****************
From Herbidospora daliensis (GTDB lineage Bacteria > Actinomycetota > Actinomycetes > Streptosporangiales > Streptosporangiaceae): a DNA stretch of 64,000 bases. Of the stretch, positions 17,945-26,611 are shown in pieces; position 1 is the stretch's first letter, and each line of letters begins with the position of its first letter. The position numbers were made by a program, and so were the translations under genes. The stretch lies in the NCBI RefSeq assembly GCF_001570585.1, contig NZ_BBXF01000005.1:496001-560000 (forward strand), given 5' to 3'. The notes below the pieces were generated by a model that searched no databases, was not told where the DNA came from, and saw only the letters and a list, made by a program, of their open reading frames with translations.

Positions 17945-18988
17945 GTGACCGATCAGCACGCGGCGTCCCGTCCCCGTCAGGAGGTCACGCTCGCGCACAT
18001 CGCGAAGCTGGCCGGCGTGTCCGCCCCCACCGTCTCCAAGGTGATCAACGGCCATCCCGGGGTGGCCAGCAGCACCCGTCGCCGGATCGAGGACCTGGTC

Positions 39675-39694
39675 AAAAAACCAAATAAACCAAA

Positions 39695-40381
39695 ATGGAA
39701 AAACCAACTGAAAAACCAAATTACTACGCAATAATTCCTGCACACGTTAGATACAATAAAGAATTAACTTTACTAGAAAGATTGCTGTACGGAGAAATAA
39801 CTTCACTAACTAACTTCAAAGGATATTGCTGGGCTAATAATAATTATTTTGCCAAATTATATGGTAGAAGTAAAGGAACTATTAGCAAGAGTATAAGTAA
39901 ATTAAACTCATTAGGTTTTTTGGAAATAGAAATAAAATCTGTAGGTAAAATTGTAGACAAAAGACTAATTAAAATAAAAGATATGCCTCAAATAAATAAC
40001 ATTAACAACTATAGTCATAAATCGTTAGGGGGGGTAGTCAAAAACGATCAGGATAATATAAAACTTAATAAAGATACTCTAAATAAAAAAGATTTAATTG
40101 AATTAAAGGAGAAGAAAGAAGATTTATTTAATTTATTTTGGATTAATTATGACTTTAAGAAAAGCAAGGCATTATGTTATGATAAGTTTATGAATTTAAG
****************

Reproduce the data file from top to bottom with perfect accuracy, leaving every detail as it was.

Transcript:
From Herbidospora daliensis (GTDB lineage Bacteria > Actinomycetota > Actinomycetes > Streptosporangiales > Streptosporangiaceae): a DNA stretch of 64,000 bases. Of the stretch, positions 17,945-26,611 are shown in pieces; position 1 is the stretch's first letter, and each line of letters begins with the position of its first letter. The position numbers were made by a program, and so were the translations under genes. The stretch lies in the NCBI RefSeq assembly GCF_001570585.1, contig NZ_BBXF01000005.1:496001-560000 (forward strand), given 5' to 3'. The notes below the pieces were generated by a model that searched no databases, was not told where the DNA came from, and saw only the letters and a list, made by a program, of their open reading frames with translations.

Positions 17945-18988
17945 GTGACCGATCAGCACGCGGCGTCCCGTCCCCGTCAGGAGGTCACGCTCGCGCACAT
18001 CGCGAAGCTGGCCGGCGTGTCCGCCCCCACCGTCTCCAAGGTGATCAACGGCCATCCCGGGGTGGCCAGCAGCACCCGTCGCCGGATCGAGGACCTGGTC

Positions 39675-39694
39675 AAAAAACCAAATAAACCAAA

Positions 39695-40381
39695 ATGGAA
39701 AAACCAACTGAAAAACCAAATTACTACGCAATAATTCCTGCACACGTTAGATACAATAAAGAATTAACTTTACTAGAAAGATTGCTGTACGGAGAAATAA
39801 CTTCACTAACTAACTTCAAAGGATATTGCTGGGCTAATAATAATTATTTTGCCAAATTATATGGTAGAAGTAAAGGAACTATTAGCAAGAGTATAAGTAA
39901 ATTAAACTCATTAGGTTTTTTGGAAATAGAAATAAAATCTGTAGGTAAAATTGTAGACAAAAGACTAATTAAAATAAAAGATATGCCTCAAATAAATAAC
40001 ATTAACAACTATAGTCATAAATCGTTAGGGGGGGTAGTCAAAAACGATCAGGATAATATAAAACTTAATAAAGATACTCTAAATAAAAAAGATTTAATTG
40101 AATTAAAGGAGAAGAAAGAAGATTTATTTAATTTATTTTGGATTAATTATGACTTTAAGAAAAGCAAGGCATTATGTTATGATAAGTTTATGAATTTAAG